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Open Access Research

Cyclin D1 and p16 expression in recurrent nasopharyngeal carcinoma

Ho-Sheng Lin12*, Gerald J Berry3, Zijie Sun4 and Willard E Fee5

Author Affiliations

1 Department of Surgery, John D. Dingell VA Medical Center, 4646 John R. Street, Detroit, MI 48201, USA

2 Department of Otolaryngology, Wayne State University, 4201 St. Antoine, 5 E University Health Center, Detroit, MI 48201, USA

3 Department of Pathology, Stanford University Medical Center, Stanford, CA 94305, USA

4 Department of Urology, Stanford University Medical Center, Stanford, CA 94305, USA

5 Department of Otolaryngology, Stanford University Medical Center, Stanford, CA 94305, USA

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World Journal of Surgical Oncology 2006, 4:62  doi:10.1186/1477-7819-4-62

Published: 5 September 2006



Cyclin D1 and p16 are involved in the regulation of G1 checkpoint and may play an important role in the tumorigenesis of nasopharyngeal carcinoma (NPC). Previous studies have examined the level of expression of cyclin D1 and p16 in primary untreated NPC but no such information is available for recurrent NPC. We set out in this study to examine the expression level of cyclin D1 and p16 in recurrent NPC that have failed previous treatment with radiation +/- chemotherapy.

Patients and methods

A total of 42 patients underwent salvage nasopharyngectomy from 1984 to 2001 for recurrent NPC after treatment failure with radiation +/- chemotherapy. Twenty-seven pathologic specimens were available for immunohistochemical study using antibodies against cyclin D1 and p16.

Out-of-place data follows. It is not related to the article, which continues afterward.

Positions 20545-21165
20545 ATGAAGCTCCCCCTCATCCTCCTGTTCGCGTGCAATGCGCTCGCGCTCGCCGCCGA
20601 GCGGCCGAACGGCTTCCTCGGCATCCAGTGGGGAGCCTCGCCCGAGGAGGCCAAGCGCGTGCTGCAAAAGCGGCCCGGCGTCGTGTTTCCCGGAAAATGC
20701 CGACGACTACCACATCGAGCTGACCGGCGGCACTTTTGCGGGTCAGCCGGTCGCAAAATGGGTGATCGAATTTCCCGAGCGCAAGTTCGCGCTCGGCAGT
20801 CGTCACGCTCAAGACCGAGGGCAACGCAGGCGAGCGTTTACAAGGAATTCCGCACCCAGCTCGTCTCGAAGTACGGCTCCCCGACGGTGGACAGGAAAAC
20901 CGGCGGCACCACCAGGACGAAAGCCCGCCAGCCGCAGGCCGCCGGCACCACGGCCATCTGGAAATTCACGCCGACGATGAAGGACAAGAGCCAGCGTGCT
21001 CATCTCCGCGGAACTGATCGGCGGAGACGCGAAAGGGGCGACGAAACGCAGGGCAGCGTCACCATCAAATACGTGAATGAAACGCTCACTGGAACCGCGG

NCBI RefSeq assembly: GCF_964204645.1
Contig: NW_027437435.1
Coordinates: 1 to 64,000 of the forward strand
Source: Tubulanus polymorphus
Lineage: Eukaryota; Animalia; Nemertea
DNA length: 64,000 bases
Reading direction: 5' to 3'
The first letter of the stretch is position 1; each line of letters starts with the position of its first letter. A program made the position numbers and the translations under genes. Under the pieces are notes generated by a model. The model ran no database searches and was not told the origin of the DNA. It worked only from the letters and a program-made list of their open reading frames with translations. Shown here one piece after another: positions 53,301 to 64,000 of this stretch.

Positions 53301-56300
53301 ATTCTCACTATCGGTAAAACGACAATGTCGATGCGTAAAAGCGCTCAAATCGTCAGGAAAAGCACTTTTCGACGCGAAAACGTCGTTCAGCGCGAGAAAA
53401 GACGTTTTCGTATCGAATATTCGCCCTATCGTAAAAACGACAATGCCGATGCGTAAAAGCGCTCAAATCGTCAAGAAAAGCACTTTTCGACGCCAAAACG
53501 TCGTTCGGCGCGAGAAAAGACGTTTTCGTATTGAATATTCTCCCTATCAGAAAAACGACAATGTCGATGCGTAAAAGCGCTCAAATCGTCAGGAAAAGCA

Positive expression of cyclin D1 was observed in 7 of 27 recurrent NPC specimens (26%) while positive p16 expression was seen in only 1 of 27 recurrent NPC (4%).


While the level of expression of cyclin D1 in recurrent NPC was similar to that of previously untreated head and neck cancer, the level of p16 expression in recurrent NPC samples was much lower than that reported for previously untreated cancer. The finding that almost all (96%) of the recurrent NPC lack expression of p16 suggested that loss of p16 may confer a survival advantage by making cancer cells more resistant to conventional treatment with radiation +/- chemotherapy. Further research is warranted to investigate the clinical use of p16 both as a prognostic marker and as a potential therapeutic target.